Scheduling:

In terms of scheduling, there should be three seasons of play (33 weeks), along with three weeks blocked out for open LAN events (making it 36 weeks), two weeks for playoffs for each season (42 weeks), a two week break between each season (48 weeks), a two week break/qualification period for the Halo World Championship (50 weeks) and two weeks for the Halo World Championship (52 weeks).

For each tier, Tiers 1 and 2 would have two weeks for open transfers. Weeks one through six would have the regular season, with the one transfer rule in effect and the deadline being at the beginning of week six. Week seven would be the open LAN for that season, while weeks eight through 12 would be the last weeks of the regular season. Weeks 13 and 14 would be for the championship and promotion/relegation tournaments.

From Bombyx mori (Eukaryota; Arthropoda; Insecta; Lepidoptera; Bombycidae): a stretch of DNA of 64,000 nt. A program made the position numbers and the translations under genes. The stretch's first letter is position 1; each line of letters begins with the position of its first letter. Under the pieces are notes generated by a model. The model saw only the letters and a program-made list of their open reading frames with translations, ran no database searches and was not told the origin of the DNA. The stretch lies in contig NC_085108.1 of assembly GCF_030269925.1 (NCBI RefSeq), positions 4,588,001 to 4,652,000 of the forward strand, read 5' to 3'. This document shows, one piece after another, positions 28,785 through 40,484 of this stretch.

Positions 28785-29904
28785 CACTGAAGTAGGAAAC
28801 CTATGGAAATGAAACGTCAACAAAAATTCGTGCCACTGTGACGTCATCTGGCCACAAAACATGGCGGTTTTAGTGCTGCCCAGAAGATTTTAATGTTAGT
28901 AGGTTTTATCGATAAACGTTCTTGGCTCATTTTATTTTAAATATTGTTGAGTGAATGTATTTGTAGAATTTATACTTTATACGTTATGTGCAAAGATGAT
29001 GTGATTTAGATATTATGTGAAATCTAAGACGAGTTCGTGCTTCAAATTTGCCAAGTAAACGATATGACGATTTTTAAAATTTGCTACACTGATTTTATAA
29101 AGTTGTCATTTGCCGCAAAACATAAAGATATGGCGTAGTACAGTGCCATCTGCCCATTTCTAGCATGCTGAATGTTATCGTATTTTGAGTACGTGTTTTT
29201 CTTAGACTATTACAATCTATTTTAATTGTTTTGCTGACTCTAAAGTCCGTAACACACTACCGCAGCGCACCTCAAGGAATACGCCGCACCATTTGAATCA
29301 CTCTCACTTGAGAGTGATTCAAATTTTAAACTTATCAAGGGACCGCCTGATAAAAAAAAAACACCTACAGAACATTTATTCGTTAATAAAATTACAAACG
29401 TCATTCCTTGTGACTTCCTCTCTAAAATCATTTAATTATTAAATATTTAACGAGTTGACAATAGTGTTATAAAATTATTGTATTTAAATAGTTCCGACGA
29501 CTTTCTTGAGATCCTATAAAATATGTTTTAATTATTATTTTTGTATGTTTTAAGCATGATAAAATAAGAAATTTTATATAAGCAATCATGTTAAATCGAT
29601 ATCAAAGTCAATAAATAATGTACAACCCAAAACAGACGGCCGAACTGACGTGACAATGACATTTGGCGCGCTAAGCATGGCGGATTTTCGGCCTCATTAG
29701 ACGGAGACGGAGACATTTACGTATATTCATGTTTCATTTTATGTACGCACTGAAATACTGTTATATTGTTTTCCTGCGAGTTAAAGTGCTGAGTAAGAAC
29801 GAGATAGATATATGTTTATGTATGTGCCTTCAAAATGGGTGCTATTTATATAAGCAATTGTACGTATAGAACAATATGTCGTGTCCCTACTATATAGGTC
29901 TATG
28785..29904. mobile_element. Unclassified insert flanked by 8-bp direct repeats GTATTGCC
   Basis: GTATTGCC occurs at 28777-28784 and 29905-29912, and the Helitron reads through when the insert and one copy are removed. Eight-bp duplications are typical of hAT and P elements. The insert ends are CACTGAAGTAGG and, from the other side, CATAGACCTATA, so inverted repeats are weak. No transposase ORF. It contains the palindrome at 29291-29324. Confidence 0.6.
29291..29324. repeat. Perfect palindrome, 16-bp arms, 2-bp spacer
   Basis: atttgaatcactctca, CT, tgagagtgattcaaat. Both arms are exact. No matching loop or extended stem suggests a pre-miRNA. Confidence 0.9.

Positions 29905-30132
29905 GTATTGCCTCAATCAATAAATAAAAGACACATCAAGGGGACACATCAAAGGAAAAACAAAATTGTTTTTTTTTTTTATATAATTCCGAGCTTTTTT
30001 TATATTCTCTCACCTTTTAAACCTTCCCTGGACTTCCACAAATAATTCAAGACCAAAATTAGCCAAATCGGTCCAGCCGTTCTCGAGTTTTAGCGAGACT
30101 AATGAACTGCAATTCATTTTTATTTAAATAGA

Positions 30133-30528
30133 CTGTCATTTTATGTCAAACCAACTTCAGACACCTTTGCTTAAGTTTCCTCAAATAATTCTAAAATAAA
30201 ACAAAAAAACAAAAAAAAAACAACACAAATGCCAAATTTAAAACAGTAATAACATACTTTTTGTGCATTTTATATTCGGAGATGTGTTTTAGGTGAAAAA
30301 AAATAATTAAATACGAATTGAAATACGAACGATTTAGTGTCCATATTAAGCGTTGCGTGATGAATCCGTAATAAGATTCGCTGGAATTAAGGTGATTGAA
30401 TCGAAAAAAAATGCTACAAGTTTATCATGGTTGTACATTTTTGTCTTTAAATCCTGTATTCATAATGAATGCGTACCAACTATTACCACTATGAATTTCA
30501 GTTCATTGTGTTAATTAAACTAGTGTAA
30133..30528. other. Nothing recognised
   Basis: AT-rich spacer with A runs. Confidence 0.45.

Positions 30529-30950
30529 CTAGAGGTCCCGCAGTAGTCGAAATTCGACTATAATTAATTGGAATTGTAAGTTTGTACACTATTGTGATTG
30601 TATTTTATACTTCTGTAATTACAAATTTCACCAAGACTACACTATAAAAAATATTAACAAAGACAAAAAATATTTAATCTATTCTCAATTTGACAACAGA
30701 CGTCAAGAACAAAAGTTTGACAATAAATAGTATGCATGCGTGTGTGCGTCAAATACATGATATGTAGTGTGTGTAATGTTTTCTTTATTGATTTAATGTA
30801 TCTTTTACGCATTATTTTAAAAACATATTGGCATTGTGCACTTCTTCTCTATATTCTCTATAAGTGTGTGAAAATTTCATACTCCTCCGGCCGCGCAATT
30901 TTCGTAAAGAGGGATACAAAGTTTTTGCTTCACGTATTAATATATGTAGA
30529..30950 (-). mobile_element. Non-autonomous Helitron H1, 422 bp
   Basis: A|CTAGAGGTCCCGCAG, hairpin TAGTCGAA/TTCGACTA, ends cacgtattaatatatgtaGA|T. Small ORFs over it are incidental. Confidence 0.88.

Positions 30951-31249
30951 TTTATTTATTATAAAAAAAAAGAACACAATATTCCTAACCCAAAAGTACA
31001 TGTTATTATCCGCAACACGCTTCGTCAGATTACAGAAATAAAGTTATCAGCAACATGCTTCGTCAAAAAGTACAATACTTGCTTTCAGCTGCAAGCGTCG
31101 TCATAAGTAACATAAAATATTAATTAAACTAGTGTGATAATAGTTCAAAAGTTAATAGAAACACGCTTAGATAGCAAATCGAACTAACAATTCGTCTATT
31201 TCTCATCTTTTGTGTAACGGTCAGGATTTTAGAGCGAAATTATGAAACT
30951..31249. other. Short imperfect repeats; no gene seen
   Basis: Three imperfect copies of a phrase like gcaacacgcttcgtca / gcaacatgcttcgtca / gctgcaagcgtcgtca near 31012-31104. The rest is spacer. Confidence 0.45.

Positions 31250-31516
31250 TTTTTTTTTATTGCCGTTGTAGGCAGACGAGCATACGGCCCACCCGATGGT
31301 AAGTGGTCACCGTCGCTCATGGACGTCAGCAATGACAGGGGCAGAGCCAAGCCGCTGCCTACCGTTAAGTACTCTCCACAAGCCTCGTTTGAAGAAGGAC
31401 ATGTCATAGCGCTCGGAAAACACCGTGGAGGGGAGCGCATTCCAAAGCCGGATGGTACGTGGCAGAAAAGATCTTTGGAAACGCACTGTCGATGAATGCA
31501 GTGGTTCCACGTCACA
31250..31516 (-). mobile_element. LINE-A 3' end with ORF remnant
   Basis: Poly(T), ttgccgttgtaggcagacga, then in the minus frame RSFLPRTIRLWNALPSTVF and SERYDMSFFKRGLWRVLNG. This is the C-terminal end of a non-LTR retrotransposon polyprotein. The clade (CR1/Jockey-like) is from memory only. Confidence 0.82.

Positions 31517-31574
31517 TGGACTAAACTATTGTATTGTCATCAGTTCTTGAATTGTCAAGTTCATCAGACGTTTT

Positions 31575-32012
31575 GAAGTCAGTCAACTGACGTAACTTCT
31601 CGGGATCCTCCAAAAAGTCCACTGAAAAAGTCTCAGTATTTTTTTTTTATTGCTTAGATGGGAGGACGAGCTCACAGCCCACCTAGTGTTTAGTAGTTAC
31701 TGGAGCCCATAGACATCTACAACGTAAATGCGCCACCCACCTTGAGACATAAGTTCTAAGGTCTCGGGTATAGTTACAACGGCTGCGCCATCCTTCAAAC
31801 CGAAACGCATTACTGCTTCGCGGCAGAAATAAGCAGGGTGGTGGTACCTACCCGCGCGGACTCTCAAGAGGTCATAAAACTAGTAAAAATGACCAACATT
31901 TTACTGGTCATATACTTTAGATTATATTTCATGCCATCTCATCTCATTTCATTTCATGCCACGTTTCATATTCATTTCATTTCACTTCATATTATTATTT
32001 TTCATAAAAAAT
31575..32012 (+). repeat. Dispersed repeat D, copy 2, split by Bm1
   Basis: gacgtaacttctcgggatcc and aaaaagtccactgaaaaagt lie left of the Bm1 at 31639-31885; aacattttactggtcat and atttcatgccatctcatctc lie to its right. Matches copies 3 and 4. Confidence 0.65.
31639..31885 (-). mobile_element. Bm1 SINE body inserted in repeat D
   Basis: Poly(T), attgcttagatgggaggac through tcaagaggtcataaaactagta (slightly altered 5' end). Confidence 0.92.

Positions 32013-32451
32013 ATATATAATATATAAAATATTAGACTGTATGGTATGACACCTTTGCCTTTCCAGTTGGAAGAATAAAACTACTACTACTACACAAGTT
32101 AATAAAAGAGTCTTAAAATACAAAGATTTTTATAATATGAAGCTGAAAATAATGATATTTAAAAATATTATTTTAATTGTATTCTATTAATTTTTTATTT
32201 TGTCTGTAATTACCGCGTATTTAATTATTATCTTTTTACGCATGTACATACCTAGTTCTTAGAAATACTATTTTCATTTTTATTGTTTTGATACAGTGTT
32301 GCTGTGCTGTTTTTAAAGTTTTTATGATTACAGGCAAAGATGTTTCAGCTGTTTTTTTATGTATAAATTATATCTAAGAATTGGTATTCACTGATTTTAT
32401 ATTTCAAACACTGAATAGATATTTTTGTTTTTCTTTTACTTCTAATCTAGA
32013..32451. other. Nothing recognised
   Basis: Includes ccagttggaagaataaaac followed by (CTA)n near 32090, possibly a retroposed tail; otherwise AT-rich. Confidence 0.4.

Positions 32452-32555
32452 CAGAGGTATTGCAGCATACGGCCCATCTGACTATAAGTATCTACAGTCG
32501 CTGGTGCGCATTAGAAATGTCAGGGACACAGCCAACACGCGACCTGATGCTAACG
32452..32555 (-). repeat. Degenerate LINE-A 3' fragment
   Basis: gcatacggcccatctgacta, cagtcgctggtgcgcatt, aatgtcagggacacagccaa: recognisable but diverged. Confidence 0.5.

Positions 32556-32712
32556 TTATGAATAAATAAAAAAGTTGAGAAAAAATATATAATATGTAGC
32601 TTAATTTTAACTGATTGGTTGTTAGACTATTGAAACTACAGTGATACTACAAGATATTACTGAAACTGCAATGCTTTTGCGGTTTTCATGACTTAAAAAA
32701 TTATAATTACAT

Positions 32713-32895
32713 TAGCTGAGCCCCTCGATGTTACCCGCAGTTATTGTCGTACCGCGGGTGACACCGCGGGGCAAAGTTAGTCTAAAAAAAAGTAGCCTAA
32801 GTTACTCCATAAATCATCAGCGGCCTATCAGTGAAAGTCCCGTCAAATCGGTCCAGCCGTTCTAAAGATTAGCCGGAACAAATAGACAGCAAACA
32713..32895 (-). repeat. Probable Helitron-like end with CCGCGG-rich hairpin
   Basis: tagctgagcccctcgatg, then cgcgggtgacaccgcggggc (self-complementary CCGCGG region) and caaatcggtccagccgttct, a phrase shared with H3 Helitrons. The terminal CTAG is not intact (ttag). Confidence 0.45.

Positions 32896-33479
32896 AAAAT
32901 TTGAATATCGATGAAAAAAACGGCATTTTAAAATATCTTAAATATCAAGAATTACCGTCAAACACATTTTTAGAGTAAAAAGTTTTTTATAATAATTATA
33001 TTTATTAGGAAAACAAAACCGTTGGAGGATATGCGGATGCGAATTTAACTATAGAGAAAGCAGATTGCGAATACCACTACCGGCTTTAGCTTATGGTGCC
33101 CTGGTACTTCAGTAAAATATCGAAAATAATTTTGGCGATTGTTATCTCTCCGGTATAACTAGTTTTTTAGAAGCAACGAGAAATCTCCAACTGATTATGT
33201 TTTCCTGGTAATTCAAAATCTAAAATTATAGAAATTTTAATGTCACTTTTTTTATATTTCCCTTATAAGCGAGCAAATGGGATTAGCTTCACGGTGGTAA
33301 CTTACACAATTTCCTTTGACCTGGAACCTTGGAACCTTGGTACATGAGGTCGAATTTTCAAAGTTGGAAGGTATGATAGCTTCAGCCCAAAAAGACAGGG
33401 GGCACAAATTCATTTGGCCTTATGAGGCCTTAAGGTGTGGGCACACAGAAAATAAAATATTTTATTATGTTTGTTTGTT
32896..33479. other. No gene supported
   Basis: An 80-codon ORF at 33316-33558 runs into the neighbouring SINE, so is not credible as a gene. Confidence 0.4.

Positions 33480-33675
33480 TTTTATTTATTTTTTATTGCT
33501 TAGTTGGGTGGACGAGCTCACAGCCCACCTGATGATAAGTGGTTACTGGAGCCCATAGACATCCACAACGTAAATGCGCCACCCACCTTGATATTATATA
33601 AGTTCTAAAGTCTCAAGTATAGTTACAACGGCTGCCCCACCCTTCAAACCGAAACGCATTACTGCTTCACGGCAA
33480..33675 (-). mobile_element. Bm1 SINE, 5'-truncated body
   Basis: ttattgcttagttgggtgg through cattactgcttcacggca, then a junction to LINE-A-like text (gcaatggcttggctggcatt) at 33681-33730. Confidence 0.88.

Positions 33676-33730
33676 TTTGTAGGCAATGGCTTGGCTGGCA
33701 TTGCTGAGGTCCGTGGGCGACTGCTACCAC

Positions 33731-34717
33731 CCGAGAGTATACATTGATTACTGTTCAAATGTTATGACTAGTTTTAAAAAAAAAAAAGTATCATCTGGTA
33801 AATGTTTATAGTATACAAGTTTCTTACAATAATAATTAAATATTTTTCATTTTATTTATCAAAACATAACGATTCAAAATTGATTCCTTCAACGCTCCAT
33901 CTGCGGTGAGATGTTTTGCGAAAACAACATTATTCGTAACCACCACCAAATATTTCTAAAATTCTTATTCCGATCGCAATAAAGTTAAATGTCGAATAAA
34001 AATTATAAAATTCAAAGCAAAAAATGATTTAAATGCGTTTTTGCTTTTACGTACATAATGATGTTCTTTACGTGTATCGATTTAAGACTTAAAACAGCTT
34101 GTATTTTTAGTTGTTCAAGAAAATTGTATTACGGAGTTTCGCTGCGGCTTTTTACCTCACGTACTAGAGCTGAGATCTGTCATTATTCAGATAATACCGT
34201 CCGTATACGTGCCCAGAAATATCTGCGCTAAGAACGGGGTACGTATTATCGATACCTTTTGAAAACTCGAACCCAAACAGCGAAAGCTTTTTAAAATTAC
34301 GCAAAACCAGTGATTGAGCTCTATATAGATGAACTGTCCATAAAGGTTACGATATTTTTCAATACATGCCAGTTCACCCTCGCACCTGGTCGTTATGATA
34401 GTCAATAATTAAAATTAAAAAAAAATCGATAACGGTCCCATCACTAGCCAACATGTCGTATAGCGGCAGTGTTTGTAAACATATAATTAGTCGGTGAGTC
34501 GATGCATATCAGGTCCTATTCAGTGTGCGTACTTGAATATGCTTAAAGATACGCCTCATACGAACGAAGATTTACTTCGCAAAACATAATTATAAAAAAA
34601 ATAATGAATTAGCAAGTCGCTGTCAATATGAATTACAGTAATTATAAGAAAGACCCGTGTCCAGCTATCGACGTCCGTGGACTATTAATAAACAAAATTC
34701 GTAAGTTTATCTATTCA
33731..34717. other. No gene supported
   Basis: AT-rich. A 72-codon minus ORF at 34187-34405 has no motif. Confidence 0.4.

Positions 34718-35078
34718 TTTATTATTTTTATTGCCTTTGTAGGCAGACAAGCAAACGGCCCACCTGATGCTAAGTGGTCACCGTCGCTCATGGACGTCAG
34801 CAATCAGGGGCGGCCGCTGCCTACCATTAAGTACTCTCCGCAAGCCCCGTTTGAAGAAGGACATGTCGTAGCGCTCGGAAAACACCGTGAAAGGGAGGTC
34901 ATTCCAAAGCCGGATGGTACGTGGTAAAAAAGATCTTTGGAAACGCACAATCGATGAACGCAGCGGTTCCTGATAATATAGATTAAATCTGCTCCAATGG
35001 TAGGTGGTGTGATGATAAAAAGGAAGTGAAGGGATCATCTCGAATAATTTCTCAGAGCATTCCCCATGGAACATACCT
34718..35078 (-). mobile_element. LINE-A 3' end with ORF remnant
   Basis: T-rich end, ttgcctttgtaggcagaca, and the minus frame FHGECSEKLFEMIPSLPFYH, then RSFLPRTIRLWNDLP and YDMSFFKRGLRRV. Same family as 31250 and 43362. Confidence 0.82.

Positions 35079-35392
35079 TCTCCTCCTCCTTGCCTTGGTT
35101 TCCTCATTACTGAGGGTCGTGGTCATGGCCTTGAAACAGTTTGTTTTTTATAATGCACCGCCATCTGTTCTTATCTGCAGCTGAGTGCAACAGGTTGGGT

Meanwhile for the open circuit, two weeks would still be set for open transfer, and weeks one through six would be for six cup tournaments. Week seven would see open sides going to the LAN event, while weeks eight and nine will be the final two cups for that season.

This leaves weeks 10 through 12 as the last chance qualifier and promotion qualifier tournament weeks. Week 13 and 14 would then be for the promotion/relegation tournament.


How do you think Halo competitive should be structured for the future? Or if you like this method, what could make it better?

Let us know in the comments below and for all your Halo and general esports updates, make sure you are following us on Twitter, @GAMURScom.

James Mattone is a journalist for GAMURS and can be contacted by email at jamestmattone@gmail.com or on Twitter -@TheJamesMattone.